Psychological Factors Influencing Entrepreneur’s Hometown Identity in Relation to Eco-Innovation

  •  Agyemang Rama    
  •  Shuangying Chen    
  •  Konan Martin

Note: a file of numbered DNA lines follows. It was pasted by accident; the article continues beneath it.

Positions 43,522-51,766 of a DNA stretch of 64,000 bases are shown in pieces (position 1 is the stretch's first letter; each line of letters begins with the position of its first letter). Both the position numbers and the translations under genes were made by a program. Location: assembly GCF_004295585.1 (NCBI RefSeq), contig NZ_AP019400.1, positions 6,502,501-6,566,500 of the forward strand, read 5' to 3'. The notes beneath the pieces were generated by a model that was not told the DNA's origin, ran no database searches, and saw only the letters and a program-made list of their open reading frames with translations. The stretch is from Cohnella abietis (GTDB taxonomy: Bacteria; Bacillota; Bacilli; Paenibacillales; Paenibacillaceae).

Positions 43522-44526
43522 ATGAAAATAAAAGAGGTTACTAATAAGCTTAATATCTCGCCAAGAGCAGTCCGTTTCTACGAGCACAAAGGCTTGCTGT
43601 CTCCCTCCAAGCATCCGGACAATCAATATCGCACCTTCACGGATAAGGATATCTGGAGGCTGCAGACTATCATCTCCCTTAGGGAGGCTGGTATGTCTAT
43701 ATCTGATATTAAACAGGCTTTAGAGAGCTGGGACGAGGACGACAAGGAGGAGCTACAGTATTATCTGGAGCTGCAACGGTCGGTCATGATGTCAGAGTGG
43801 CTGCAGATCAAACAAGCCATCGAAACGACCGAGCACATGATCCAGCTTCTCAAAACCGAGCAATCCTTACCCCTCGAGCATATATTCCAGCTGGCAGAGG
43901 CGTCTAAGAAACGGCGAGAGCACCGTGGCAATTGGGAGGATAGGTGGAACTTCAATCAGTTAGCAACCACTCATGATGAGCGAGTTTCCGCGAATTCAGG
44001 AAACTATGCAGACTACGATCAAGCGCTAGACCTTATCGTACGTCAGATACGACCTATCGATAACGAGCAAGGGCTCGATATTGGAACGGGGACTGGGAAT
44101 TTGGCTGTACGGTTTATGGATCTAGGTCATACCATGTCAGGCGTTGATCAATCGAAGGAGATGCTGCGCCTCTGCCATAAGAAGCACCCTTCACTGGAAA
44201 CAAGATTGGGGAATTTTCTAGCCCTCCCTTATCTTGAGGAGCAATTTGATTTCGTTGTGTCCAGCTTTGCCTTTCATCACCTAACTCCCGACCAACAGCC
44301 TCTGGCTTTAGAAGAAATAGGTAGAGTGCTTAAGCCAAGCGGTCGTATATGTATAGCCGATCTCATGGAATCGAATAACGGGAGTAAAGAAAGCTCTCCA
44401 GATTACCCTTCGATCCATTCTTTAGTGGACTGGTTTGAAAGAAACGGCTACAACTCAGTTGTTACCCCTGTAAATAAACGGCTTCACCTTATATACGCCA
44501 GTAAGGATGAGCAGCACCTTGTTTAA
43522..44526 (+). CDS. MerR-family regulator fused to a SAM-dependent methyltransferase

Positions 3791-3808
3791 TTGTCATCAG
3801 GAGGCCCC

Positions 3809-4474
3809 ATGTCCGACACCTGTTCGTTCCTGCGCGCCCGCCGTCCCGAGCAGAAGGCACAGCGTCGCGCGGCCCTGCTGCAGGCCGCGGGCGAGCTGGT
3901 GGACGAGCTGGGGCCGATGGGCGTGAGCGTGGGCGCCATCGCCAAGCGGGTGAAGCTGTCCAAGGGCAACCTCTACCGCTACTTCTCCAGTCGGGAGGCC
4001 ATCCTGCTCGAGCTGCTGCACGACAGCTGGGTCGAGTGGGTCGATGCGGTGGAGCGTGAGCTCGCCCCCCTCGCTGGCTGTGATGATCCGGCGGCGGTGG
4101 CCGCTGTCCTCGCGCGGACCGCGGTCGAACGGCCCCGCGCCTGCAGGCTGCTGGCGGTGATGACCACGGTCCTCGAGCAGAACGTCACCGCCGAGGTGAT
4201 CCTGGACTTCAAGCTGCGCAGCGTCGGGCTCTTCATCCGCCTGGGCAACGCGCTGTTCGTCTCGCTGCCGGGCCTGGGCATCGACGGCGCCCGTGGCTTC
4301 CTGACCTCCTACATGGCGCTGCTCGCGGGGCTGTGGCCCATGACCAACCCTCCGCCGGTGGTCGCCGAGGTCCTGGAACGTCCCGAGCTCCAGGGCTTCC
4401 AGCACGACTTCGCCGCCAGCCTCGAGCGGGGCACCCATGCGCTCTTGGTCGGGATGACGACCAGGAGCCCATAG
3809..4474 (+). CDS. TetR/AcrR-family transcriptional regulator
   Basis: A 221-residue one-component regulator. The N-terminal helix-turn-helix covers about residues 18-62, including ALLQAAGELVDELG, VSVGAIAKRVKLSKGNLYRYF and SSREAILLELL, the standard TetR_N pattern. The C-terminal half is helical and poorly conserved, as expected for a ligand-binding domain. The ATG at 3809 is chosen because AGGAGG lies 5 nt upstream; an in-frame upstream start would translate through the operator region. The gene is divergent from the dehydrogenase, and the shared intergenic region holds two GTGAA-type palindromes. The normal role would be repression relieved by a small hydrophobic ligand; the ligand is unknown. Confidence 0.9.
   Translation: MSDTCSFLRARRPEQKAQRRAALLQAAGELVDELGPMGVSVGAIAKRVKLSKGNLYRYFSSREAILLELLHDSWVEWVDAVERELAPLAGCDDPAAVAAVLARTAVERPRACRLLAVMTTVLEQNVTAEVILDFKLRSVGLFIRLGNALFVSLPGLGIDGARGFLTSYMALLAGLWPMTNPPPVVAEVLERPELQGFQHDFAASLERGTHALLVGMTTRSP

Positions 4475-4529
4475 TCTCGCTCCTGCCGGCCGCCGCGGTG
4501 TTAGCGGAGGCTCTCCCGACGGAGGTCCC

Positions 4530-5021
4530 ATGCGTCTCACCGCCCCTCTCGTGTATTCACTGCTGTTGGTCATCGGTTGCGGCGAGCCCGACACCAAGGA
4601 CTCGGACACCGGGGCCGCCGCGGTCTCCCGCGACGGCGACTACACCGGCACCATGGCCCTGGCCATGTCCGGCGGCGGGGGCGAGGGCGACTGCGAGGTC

Despite being the underpinning of economic development, entrepreneurs encounter numerous obstacles and limitations while trying to innovate, especially when it comes to eco-innovations. Eco-innovations have been acknowledged in the European Union (EU) as a significant factor in sustainable and environmentally friendly development. Even though there has been an increase in eco-innovation research, it is still unclear what motivates entrepreneurs in the informal sector to innovate in this way. This research assesses a set of eco-innovation principles created around the idea within informal economic enterprises by using a triple conceptual grounding approach. Researchers suggest that an entrepreneur's sense of place at home influences their success in terms of eco-innovation. The research has two objectives: 1) To identify the primary obstacles to the advancement of eco-innovations, and 2) To assess how well the principal obstacles are progressing among EU nations. In addition, researchers investigate how internal and external environmental variables influence management discretion (i.e., institutional ownership and market complexity). Researchers suggest that market complexity acts as a positive moderator while ownership concentration acts as a negative moderator of the positive association between entrepreneurs' community identification and eco-innovation. The results confirm these hypotheses employing openly traded corporations from 2002 to 2016 in environmentally damaging areas. This study contributes to the existing literature on the social responsibility of companies and upper-echelon theory and has significant practical complications.

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